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30 January 2008 @ 03:55 pm
I've been thinking about health insurance. About how it's impossible for someone without insurance to find decent coverage for a decent price on his own. And I wonder if it's possible for these people to band together and create their own insurance.

It seems to me that 9 times out of 10, people need insurance for routine doctor's visits rather than major surgery or hospital treatment. If your insurance isn't provided in part by your work, you can end up paying $500-1000 a month for just-in-case. And that seems like a waste-- it'd probably be cheaper to pay out of pocket for all but the giant health care expenses.

I think what I'm musing on is a nonprofit health insurance coop. It could work in one of two ways. First way: Say you have a thousand families, all of whom pay a set amount every month. That money goes into the assets of the coop. In return, the coop pays for medical treatment that costs over a certain amount. It's pretty much exactly the same as a regular health insurance company-- the only difference is it's nonprofit, so all the money is designated for healthcare. Without a profit motive, the company doesn't have to pick and choose who it will cover, or for what. No one can be dropped if they haven't used up all the money they've paid into the fund.

Second way: Everyone belonging to the coop pays regular expenses-- doctor's visits, prescription meds-- out of their own pocket. When one person needs major treatment or hospitalization, the other members of the coop contribute to pay the expenses. The sick person must contribute a share as well.

The first way has the advantage of regular payment that you can plan for. The second has the advantage of getting to keep your money until it's needed. Obviously, there are issues that would need to be addressed (what if the first plan runs out of money? what if the members of the second plan don't have enough to pay for someone's surgery?) but it's a start, anyway. What do you think? Could this work?
(Anonymous) on February 2nd, 2008 06:02 am (UTC)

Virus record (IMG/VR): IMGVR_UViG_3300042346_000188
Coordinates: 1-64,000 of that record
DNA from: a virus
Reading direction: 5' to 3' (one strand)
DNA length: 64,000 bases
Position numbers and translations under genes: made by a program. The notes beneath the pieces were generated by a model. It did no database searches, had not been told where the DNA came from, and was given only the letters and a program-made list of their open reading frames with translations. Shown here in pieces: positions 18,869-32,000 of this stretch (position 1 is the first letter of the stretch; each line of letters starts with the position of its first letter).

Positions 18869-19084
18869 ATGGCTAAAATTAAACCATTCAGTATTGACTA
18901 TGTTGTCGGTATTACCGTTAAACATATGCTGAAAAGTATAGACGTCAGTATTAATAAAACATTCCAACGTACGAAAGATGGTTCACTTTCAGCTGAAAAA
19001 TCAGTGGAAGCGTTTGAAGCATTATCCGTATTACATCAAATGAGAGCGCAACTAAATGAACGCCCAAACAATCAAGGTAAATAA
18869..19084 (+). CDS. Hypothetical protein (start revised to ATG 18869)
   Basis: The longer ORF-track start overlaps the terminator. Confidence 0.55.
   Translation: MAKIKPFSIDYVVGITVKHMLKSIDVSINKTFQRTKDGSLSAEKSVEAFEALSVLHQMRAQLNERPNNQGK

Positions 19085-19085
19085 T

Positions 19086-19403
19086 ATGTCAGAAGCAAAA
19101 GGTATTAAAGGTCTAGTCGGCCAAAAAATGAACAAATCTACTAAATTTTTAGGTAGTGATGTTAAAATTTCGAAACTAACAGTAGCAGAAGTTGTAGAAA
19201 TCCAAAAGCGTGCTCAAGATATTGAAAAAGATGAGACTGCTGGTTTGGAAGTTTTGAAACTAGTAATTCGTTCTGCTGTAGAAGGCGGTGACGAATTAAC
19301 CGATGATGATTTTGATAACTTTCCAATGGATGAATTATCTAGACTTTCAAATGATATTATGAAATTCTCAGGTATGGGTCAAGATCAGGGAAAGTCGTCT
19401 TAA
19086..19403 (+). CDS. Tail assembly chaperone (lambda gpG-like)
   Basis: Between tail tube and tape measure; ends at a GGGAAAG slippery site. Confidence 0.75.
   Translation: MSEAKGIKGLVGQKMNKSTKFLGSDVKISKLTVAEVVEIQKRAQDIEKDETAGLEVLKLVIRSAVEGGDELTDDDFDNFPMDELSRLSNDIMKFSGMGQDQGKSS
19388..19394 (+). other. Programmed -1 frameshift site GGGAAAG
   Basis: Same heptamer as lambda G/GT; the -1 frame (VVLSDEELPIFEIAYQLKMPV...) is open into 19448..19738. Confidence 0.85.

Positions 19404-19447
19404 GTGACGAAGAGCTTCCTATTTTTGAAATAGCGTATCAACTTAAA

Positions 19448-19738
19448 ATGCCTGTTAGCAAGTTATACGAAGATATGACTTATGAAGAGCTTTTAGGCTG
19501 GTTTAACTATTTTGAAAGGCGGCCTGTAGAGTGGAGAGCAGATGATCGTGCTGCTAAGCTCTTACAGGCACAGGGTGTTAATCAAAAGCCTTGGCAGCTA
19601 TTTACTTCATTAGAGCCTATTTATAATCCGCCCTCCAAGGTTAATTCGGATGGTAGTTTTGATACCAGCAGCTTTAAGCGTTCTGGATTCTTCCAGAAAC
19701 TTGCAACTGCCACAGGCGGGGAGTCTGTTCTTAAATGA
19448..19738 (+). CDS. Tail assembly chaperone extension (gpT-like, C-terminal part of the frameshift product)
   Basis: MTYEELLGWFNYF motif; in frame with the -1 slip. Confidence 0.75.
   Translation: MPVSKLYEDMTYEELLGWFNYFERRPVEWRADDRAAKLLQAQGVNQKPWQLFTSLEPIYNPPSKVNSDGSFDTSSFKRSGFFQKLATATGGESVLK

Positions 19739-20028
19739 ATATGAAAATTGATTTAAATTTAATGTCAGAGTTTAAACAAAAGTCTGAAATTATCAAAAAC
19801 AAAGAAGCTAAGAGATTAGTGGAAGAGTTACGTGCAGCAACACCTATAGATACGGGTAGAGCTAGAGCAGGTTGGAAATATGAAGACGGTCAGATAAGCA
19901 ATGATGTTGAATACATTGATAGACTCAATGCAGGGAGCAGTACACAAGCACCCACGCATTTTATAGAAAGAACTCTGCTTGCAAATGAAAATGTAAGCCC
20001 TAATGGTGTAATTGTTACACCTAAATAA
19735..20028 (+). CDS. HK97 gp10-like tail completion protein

The concept of health insurance is, in and of itself, flawed. Medical providers (who are not run by doctors but by business types) fix prices ever higher and insurance companies pay them - and pass the cost on to you and me. Better to scrap the entire mess and outlaw medical insurance. If we are forced to take responsibility for ourselves and save for med. costs the way we save for groceries, more would do it. They would be forced to save for the future and would also be prompted to live healthier lives - or go the way of the grasshopper. By the same token, if millions can't afford skyrocketing med. costs, the costs will lower as supply and demand kicks in.
(Anonymous) on March 10th, 2008 11:00 pm (UTC)
First of all, you're perception of how health insurance works is simplistic and flawed. It is definitely not functioning perfectly as is (far from it), but I think you would have to do a lot more research before you'd fully understand all of the pitfalls of trying to make a co-op style health insurance plan work.

Secondly, health insurance does not need to cost $500-1000 per month. If you are young and fairly healthy and only using health insurance to cover an occasional doctor's visit, you can probably find coverage for less than $100 per month (obviously depending on what state you are in). There are some great tools online to help with this. One of the best I've found is www.ehealthinsurance.com which lets you essentially "shop" for health insurance in an online marketplace. As far as I know it is the only site of it's kind to over coverage in all 50 states. While it isn't the perfect solution, it does help determine what your best option might be...
Elletheletterelle on March 11th, 2008 01:25 am (UTC)
What if you're reasonably healthy, but you have a minor physical ailment that's outside what the insurance company wants to cover? What if you only want coverage for a catastrophic illness, but this preexisting condition means no one will give you insurance?

Cause that's me. I am routinely denied coverage (I've tried three times) because of this condition. It needs no medication (at this time), it is not life-threatening, and yet I cannot get health insurance because of it.

I don't even want insurance that covers it, for the love of Mike. I just want to know that in the event I get struck by lightning, hit by a car, or develop cancer that I won't have to pay millions of dollars for treatment.

People tout the free market as the savior of mankind. The free market is not interested in mankind. It is only interested in dollars and cents. Pardon me if I'm less than overwhelmed by the thought of trusting my care to the free market.